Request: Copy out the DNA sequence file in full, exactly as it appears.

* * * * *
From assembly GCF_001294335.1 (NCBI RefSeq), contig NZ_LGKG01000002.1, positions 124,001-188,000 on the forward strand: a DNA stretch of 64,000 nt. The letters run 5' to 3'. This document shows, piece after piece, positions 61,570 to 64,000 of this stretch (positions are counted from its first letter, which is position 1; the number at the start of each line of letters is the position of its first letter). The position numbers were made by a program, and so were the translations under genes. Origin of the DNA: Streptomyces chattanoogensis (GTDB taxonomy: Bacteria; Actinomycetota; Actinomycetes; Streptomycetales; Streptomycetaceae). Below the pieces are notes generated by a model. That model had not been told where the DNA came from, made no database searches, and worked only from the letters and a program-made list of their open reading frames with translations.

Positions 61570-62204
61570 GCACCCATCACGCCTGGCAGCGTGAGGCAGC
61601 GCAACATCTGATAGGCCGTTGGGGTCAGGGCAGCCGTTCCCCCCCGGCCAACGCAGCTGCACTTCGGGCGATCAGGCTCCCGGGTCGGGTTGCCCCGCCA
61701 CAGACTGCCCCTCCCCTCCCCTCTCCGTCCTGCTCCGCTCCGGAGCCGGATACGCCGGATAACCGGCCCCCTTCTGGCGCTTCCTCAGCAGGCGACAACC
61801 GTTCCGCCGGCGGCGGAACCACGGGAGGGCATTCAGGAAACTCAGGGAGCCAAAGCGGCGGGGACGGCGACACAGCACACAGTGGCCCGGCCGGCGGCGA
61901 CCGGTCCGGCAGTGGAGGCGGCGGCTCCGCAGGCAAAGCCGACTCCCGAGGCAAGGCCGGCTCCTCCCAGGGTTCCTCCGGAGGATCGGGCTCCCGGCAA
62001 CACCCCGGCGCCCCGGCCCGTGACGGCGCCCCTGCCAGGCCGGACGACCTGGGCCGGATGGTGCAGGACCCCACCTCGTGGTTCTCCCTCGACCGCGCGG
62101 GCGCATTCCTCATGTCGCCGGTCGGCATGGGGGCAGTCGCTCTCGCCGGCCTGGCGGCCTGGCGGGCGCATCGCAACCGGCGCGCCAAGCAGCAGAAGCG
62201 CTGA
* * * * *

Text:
From assembly GCF_001294335.1 (NCBI RefSeq), contig NZ_LGKG01000002.1, positions 124,001-188,000 on the forward strand: a DNA stretch of 64,000 nt. The letters run 5' to 3'. This document shows, piece after piece, positions 61,570 to 64,000 of this stretch (positions are counted from its first letter, which is position 1; the number at the start of each line of letters is the position of its first letter). The position numbers were made by a program, and so were the translations under genes. Origin of the DNA: Streptomyces chattanoogensis (GTDB taxonomy: Bacteria; Actinomycetota; Actinomycetes; Streptomycetales; Streptomycetaceae). Below the pieces are notes generated by a model. That model had not been told where the DNA came from, made no database searches, and worked only from the letters and a program-made list of their open reading frames with translations.

Positions 61570-62204
61570 GCACCCATCACGCCTGGCAGCGTGAGGCAGC
61601 GCAACATCTGATAGGCCGTTGGGGTCAGGGCAGCCGTTCCCCCCCGGCCAACGCAGCTGCACTTCGGGCGATCAGGCTCCCGGGTCGGGTTGCCCCGCCA
61701 CAGACTGCCCCTCCCCTCCCCTCTCCGTCCTGCTCCGCTCCGGAGCCGGATACGCCGGATAACCGGCCCCCTTCTGGCGCTTCCTCAGCAGGCGACAACC
61801 GTTCCGCCGGCGGCGGAACCACGGGAGGGCATTCAGGAAACTCAGGGAGCCAAAGCGGCGGGGACGGCGACACAGCACACAGTGGCCCGGCCGGCGGCGA
61901 CCGGTCCGGCAGTGGAGGCGGCGGCTCCGCAGGCAAAGCCGACTCCCGAGGCAAGGCCGGCTCCTCCCAGGGTTCCTCCGGAGGATCGGGCTCCCGGCAA
62001 CACCCCGGCGCCCCGGCCCGTGACGGCGCCCCTGCCAGGCCGGACGACCTGGGCCGGATGGTGCAGGACCCCACCTCGTGGTTCTCCCTCGACCGCGCGG
62101 GCGCATTCCTCATGTCGCCGGTCGGCATGGGGGCAGTCGCTCTCGCCGGCCTGGCGGCCTGGCGGGCGCATCGCAACCGGCGCGCCAAGCAGCAGAAGCG
62201 CTGA